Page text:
Review | Past Lives | 2023
There's something deeply wistful about writer/director Celine Song's debut feature, Past Lives, a decades spanning romance about the chances we take and the ones we don't in both life and love.
Some have compared it to David Lean's Brief Encounter, but for me the most striking comparison is with Richard Linklater's Before Trilogy, condensing decades of two people coming in and out of each other's lives into a heartrending 106 minutes. But what's impressive about it is how it uses that brief runtime to really settle in with these characters, even across its decade-long time jumps. Nora immigrates from Korea with her parents as a 12-year-old, reconnects with her childhood best friend via social media, and eventually moves on with her life, naturally losing touch but never the connection that drew them together in the first place.
Song's film deals a lot in themes of fate and destiny, but unlike many other films of which that is true, Past Lives feels more honest about the role of time and distance. It's as much about life's "what ifs" as it is about the natural progression of life. Sometimes things just don't work out, and you find someone else you're just as well suited for in the meantime. Through a deeply compassionate lens, Song grapples with those conflicting feelings, of longing for the familiar and dwelling in the "what ifs" vs moving on and living in the present instead of the past. In that way, Past Lives also deals head-on with nostalgia itself, and the place in our lives of things (and people) that we have perhaps outgrown.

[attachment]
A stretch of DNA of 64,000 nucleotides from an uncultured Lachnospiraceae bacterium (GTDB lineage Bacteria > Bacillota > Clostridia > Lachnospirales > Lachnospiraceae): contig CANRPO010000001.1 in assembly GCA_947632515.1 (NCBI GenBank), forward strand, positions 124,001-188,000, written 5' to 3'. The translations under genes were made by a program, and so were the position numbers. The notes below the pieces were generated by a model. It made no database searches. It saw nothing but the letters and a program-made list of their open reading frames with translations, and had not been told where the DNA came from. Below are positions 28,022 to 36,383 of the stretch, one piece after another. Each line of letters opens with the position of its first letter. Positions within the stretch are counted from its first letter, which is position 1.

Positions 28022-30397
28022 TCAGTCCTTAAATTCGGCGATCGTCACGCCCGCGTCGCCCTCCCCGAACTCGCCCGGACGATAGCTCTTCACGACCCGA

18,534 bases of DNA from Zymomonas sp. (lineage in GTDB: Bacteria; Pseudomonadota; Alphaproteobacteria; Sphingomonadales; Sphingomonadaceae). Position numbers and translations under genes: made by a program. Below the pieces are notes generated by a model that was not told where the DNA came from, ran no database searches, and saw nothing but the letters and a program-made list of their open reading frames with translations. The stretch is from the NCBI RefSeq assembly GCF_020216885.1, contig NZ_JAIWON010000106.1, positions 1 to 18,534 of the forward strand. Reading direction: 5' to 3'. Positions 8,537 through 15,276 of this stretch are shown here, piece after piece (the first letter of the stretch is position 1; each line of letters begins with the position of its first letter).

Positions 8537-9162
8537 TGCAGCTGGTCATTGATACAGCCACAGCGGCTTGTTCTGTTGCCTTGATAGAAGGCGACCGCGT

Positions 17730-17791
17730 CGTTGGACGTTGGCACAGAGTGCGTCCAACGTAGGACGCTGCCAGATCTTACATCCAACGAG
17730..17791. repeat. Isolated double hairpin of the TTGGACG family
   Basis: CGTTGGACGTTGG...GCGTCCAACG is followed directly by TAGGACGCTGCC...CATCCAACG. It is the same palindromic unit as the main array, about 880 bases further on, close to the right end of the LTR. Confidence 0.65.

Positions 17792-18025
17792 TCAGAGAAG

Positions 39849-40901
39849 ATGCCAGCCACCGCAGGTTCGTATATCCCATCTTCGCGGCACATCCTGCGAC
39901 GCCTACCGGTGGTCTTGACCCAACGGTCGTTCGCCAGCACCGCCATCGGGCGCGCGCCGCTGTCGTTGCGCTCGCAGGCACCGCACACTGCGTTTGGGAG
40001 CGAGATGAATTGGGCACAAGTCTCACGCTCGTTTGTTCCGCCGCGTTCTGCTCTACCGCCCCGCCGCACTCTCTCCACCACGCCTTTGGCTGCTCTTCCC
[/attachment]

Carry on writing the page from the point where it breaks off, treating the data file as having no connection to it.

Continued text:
The lovely thing here is that Song takes time to acknowledge the inherent sadness of that without ignoring the beauty of living and loving in the here and now. It's the inherent contradiction of the human condition, missing what we've lost while loving what we have. It's likely that many viewers will find themselves reminded of their Hae Sung, but the beauty of Past Lives is that you may find yourself thinking of your own Arthur too. Song juggles so many tricky and often conflicting emotions, then deftly wraps them in a delicate but devastating package. It's a dreamy, melancholy, and altogether remarkable debut.